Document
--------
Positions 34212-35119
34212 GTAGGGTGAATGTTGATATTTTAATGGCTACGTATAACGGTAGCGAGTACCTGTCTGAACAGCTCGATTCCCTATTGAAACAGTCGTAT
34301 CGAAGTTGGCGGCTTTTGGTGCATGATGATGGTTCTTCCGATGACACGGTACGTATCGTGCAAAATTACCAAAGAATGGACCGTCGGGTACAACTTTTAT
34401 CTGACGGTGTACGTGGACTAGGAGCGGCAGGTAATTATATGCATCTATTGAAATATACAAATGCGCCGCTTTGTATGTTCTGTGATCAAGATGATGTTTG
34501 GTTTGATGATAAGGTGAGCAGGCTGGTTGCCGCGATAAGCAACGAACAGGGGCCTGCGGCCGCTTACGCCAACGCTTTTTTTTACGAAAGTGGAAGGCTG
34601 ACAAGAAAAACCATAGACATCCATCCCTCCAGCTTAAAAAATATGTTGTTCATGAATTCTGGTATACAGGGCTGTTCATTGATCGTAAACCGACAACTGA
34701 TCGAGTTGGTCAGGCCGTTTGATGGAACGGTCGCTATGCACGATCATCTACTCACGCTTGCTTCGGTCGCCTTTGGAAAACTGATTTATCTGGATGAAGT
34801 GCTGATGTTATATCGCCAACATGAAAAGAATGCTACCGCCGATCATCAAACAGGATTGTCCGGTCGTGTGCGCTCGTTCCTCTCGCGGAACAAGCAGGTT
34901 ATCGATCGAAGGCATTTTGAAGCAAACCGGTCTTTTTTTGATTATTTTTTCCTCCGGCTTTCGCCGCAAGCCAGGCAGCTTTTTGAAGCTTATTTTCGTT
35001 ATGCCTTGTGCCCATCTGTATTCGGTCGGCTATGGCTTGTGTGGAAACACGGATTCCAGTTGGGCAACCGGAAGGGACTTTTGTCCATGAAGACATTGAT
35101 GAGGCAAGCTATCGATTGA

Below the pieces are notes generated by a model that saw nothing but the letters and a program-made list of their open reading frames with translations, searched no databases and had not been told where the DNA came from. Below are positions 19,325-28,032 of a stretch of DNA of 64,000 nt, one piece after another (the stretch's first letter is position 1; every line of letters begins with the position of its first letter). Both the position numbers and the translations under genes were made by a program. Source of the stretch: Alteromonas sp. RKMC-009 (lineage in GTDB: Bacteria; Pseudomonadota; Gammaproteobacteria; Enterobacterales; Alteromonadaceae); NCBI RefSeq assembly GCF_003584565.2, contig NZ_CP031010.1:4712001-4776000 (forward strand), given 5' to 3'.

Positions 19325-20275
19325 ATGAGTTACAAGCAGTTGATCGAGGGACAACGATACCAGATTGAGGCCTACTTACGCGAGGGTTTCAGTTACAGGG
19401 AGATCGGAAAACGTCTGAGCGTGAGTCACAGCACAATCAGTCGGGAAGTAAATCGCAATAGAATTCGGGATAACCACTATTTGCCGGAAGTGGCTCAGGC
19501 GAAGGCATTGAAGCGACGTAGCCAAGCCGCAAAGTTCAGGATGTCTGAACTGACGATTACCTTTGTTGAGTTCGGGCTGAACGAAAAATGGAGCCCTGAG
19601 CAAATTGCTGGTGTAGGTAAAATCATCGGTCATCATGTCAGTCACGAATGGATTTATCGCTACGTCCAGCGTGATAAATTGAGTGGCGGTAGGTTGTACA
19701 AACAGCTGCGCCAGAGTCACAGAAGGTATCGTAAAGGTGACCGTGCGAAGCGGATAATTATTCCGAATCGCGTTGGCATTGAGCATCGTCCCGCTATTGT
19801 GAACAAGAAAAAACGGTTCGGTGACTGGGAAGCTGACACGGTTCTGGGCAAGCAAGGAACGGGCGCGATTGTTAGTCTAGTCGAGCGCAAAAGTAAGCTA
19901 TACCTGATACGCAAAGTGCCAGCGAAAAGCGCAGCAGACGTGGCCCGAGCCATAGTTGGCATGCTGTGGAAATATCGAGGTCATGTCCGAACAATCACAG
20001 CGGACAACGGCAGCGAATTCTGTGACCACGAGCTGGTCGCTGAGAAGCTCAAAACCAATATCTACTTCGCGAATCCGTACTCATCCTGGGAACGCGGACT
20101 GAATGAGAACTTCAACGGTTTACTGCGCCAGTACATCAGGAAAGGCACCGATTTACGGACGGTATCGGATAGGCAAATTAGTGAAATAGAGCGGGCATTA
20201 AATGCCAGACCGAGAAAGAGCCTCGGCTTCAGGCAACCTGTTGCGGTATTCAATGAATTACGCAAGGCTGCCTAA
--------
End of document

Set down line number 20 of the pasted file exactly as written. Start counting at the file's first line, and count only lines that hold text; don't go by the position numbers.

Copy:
19901 TACCTGATACGCAAAGTGCCAGCGAAAAGCGCAGCAGACGTGGCCCGAGCCATAGTTGGCATGCTGTGGAAATATCGAGGTCATGTCCGAACAATCACAG